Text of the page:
Talking Through Tragedy

How to use the wisdom of Mister Rogers to talk to your children about tragic events in the news

October 29, 2018
Mister Rogers

Fred Rogers became famous because of the neighborhood he inhabited on his television show Mister Rogers’ Neighborhood, a place of respite where children could grapple with problems as small as tying shoes and as large as war. But his real-life neighborhood was Squirrel Hill in Pittsburgh, Pennsylvania.

On Saturday, 11 people were murdered during Shabbat services at the Tree of Life synagogue in Squirrel Hill, the deadliest act of anti-Semitism in the nation’s history. Only days before, in a separate incident, two African-American people were killed in Kentucky; the shooter had originally planned to target a historically African-American church.

With racism and violence rendering dangerous some of the places that children have previously thought of as safe, children — like the adults in their lives — are struggling to make sense of the world in which we live.

Mister Rogers offered a way to engage with the difficult questions that traumatic events can raise. Throughout his decades-long career, he deployed gentleness to be radically honest with generations of children about topics that can be hard to discuss, including death, bigotry, divorce, and anxiety.

Rogers, who was trained and ordained as a Presbyterian minister, rarely shied away from speaking to children about the issues of the day, issues that continue to be relevant.

Widen Layout: 
standard

"I like you just the way you are, and what’s more, I’m so grateful to you for helping the children in your life to know you’ll do everything you can to keep them safe."

When I watched Won’t You Be My Neighbor, a recent documentary about the life and career of Fred Rogers, I was struck by how direct Rogers was with children. His show started in 1968, a year marked by social movements for racial and gender equality, as well as high-profile acts of violence. In the first five episodes of the show, Rogers featured a storyline about King Friday XIII, who ordered a border wall around his kingdom to prevent change — which couldn’t help but remind me of calls for border walls today. By the fifth episode, Lady Aberlin had convinced King Friday to take down the wall, through a balloon campaign promoting peace and unity.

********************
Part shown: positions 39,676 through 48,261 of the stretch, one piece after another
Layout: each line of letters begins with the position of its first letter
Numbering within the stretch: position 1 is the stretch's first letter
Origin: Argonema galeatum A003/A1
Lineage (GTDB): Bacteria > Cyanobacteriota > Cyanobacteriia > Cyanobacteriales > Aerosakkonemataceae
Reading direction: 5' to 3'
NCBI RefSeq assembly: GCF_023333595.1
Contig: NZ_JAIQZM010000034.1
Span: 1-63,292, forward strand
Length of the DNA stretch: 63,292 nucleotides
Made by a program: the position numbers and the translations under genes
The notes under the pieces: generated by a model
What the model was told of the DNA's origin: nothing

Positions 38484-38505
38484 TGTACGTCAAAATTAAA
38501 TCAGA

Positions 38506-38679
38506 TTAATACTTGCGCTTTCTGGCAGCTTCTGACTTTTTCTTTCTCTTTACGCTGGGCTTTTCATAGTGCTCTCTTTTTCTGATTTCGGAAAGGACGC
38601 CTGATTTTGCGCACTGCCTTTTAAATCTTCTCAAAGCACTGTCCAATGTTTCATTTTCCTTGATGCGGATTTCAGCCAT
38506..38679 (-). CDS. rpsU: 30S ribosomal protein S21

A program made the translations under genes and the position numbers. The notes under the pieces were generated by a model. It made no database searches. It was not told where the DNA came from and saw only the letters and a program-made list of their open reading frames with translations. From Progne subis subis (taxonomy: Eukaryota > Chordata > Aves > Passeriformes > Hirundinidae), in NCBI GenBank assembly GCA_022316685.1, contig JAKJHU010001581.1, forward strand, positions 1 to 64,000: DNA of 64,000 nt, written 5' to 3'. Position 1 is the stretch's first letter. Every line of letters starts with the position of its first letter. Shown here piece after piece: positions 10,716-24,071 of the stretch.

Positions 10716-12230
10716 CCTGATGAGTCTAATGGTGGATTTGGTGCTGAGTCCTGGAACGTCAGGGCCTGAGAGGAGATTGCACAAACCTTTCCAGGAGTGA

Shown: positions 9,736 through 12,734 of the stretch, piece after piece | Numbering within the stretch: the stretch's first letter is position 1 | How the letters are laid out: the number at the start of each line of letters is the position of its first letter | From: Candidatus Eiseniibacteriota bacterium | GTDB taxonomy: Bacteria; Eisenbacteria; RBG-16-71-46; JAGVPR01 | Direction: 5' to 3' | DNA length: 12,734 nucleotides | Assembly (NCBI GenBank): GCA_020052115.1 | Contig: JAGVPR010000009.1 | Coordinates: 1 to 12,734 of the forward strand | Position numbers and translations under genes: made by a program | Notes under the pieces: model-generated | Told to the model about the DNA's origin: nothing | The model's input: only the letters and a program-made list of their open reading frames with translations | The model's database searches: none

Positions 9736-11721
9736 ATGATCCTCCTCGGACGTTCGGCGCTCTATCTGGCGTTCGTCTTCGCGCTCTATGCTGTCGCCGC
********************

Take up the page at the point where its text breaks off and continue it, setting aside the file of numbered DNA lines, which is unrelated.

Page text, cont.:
Months later, Rogers rushed to produce an episode before Robert F. Kennedy’s memorial service to talk to children about assassination, explaining why adults might be sad and scared — and why it was OK for children to feel that way, too.

One of his final public video addresses came after the terrorist attacks of September 11, 2001, when he used his direct, but gentle, nature to address the nation about the massacre. While he was talking to adults, he married optimism with realism about the horrific scale of the tragedy. Although he never avoided tough topics, he always strove to make his audience feel loved and safe, to bolster them against harsh realities.

“I know how tough it is some days to look with hope and confidence on the months and years ahead, but I would like to tell you what I often told you when you were much younger,” Rogers said. “I like you just the way you are, and what’s more, I’m so grateful to you for helping the children in your life to know you’ll do everything you can to keep them safe, and to help them express their feelings in ways that will bring healing in many neighborhoods.”

Widen Layout: 
standard
Tips from Mister Rogers on helping children deal with tragic news events:
  • Turn off the television. Honesty about what’s transpired is important, but it doesn’t help anyone to be barraged with violent images.
  • Let children know that it’s OK to be scared and sad.
  • Answer their questions as best you can. Often, children’s misunderstandings can make events seem even scarier than they are.
  • Above all, make kids safe. Be honest, but also let the children in your life know that you’re doing everything you can to keep them out of harm’s way. Make them feel cared for.
See More In
Early Childhood Parenting and Community Social-Emotional Wellbeing